Humans, half-orcs and half-elves get access to “prodigy” which gives a bonus skill proficiency (always handy), a tool proficiency and expertise in a skill they have proficiency in. Due to how often skills are employed I really like this ability. It’s a shame it doesn’t include an ability bonus but I guess it is enough for balance purposes.

Halflings receive 3 feats in this including “bountiful luck” and “second chance”. Both of these play upon the Halfling’s natural ability to avoid danger by using their good fortune. “Bountiful luck” allows an ally within 30 feet to reroll any natural 1s on ability checks, saving throws and attack rolls. Very useful and could keep a terrible accident from occurring if your DM is fond of applying special nastiness for rolling a nat 1. For “second chance” you get a stat bonus to Dex, Con, or Cha but when a creature attacks you the player can use a reaction to force the enemy to reroll their attack. Useful to keep yourself alive, especially if playing a squishy character but you can only use this once per combat, as it refreshes when you roll initiative at the start of combat or finish a rest.

There are more feats here for more races and sub-races and most of them are pretty useful. If you are on the fence in considering getting Xanathar’s Guide to Everything I strongly suggest it. There are a lot of player and DM resources inside and I will continue my reviews of its material for the next several weeks!

Xanathar’s Guide to Everything: Fighters

by John Squyers   Twitch   Twitter

Review of Xanathar’s Guide to Everything: Fighters

Huzzah! The great lord of crime has bestowed upon us immense knowledge and research! Behold, his great treatise on the role of the common fighter!

The beginning of this article gives us some roleplaying tables for a fighter to help develop their character. They include heraldic signs and a signature fighting style for roleplay purposes. While these are nice and all the tables are only 6 long so not a lot of options here. I guess if you want to add a little flair you can do so, but I think the average player can probably think of something to add.

The meat and potatoes of this entry is that it adds three more archetypes for fighters to choose from once they reach level 3: arcane archer, cavalier, and samurai. As I have said before, adding more options to classes is something that UA does really well and XGE continues that tradition.

The arcane archer relies upon ancient Elven techniques of infusing their arrows with magical energy and they benefit from several abilities in the archetype that are based on this. The archer receives “arcane shot” which allows the fighter to select different magical effects to apply to their arrows, gaining more options to choose from as they level up. For example banishing arrow gives a chance that the target will be temporarily banished to the feywild, grasping arrows tangles the target with thorns and they instantly take 2d6 poison damage, receive -10 movement speed and take 2d6 slashing damage if they attempt to move, and bursting arrow which deals 2d6 force damage to all creatures within 10 feet of your target. Lastly for level 3 the player receives “archer’s lore” which offers proficiency for either arcana or nature and a choice between prestidigitation or druidcraft cantrips to learn.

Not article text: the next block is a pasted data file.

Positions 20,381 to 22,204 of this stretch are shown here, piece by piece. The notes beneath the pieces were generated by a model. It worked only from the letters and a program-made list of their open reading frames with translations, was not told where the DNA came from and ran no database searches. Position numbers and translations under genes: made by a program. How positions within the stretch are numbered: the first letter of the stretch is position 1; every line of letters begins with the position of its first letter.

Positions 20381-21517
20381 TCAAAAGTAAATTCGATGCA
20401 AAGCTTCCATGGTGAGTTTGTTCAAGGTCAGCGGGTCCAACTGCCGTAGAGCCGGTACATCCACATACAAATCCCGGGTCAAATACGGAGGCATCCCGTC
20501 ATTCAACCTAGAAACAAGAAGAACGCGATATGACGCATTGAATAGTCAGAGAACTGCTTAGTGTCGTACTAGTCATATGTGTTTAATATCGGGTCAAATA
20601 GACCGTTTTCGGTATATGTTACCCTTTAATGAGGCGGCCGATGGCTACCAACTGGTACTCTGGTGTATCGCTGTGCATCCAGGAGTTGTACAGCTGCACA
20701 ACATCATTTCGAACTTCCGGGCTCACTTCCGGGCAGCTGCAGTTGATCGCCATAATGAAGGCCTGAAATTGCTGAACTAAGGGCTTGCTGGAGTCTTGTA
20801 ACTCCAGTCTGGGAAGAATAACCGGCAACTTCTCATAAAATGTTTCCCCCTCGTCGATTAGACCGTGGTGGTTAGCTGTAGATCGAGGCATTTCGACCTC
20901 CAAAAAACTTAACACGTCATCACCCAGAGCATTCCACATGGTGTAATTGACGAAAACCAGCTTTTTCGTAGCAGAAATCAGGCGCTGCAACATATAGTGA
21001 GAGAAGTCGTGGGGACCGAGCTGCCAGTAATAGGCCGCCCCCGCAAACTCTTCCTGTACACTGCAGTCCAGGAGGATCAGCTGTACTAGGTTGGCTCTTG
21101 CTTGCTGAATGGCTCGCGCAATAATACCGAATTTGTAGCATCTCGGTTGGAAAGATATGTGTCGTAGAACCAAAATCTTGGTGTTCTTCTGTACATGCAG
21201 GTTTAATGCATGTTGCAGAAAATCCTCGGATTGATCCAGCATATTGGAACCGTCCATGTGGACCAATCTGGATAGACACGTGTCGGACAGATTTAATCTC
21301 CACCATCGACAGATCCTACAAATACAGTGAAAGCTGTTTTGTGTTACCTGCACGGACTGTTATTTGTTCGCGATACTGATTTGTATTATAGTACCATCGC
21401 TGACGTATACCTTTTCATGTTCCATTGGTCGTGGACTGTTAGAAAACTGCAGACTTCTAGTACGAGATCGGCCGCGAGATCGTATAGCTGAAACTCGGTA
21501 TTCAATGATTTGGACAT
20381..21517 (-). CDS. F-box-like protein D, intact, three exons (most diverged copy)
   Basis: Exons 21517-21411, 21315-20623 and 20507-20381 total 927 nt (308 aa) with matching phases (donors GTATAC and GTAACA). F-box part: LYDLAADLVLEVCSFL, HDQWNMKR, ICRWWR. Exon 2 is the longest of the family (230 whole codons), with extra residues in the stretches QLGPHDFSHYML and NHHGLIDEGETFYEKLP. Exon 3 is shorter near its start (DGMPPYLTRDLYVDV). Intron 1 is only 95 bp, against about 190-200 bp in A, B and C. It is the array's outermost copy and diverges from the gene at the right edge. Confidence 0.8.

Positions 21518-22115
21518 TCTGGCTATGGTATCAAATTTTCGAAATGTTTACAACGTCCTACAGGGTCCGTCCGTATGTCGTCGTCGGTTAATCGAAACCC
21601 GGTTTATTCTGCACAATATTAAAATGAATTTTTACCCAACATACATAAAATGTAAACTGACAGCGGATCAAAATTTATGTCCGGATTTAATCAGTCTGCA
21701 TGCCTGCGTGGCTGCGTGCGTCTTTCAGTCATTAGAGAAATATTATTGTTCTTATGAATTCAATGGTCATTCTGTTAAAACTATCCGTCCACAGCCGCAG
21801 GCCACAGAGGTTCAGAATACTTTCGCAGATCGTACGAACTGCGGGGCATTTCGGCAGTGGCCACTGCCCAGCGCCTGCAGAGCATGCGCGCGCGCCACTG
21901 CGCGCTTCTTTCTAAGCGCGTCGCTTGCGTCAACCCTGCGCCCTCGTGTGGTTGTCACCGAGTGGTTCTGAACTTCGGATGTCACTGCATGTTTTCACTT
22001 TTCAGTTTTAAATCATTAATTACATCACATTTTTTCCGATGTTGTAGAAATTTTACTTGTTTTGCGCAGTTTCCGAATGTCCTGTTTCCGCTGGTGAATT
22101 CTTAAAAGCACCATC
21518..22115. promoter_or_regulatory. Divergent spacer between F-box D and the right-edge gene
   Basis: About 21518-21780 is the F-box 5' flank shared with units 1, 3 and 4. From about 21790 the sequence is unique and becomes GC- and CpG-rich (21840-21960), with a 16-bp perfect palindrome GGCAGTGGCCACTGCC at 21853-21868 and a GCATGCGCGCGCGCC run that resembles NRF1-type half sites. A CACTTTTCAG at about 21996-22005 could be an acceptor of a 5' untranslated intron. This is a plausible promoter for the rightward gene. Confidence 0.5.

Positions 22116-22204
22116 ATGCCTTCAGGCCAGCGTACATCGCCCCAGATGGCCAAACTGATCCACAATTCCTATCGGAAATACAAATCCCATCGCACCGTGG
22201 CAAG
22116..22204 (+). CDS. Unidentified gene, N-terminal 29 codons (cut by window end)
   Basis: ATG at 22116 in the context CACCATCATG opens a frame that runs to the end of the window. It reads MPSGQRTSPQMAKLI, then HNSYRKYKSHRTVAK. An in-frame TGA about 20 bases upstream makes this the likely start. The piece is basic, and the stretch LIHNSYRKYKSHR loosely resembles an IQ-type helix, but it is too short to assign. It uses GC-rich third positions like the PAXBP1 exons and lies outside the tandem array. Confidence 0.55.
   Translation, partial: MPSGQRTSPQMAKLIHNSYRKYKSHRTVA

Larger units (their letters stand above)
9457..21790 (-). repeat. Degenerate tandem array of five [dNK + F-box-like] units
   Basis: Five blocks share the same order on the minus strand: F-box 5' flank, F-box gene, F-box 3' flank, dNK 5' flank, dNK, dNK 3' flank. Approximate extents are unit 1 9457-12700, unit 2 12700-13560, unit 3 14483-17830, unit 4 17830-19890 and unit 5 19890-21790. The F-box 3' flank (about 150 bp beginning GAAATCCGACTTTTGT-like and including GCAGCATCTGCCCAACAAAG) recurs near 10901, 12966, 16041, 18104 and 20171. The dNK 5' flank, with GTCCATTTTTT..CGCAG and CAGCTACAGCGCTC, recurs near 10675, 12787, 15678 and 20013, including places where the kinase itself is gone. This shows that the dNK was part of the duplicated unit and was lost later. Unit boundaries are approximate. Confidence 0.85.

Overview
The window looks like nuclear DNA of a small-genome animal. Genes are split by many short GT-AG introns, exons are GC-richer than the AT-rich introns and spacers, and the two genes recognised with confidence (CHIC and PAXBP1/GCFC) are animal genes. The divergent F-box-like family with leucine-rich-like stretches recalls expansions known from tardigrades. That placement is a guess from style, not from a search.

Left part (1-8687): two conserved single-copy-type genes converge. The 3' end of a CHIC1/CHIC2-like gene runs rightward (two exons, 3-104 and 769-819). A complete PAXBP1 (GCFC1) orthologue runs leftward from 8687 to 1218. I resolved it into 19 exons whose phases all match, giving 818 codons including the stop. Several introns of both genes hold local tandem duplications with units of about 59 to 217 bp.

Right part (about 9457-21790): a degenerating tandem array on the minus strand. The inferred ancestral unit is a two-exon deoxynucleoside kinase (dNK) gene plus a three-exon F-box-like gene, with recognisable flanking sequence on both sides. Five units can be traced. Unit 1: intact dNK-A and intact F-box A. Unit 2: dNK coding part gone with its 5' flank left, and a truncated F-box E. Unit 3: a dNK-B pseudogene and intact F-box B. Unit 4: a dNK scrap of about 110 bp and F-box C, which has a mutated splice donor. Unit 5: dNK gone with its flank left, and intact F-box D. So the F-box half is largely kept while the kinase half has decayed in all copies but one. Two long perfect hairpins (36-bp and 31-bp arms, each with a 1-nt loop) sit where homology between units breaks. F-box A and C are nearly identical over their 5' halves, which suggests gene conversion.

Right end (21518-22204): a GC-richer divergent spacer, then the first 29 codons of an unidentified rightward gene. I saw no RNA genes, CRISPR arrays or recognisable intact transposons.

As the fighter levels up they gain an ability where they can turn a normal arrow attack into a magical one (for the purpose of mitigating resistances and immunity to non-magical attacks) as well as “curving shot” where a miss on a target can be rerolled against another target within range.

This is a very solid class option for fighters who want to specialize into ranged combat and for those players who want strong ranged options and don’t want to play a ranger. I especially like the arcane shot options, it’s almost like casting spells for a fighter.

Next up is the Knight archetype, uh I mean Cavalier. Heavily armored and specializing in mounted combat, the cavalier is something right out of the old fairy tales and easily recognizable on the battlefield. At level 3 they get “born to the saddle” which reduces the penalties for mounting and dismounting creatures, and they get “unwavering mark” where after a successful hit the fighter can impose disadvantage on his target’s attacks if they attempt to hit anyone other than him.

The final bonus at level 3 is some skill proficiencies much like the arcane archers. But you choose between two of either animal handling, history, insight, performance or persuasion. With level 7 comes “warding maneuver” where the fighter can add a 1d8 to an ally’s AC after they suffer an attack and if they are within 5 feet.

Then at 10 you get “hold the line” where enemy movement within 5 feet of you provokes a reaction attack and reduces the target’s movement speed to 0. This reminds me of the sentinel feat which is one of my favorite offensive feats to take if I am playing a melee heavy character.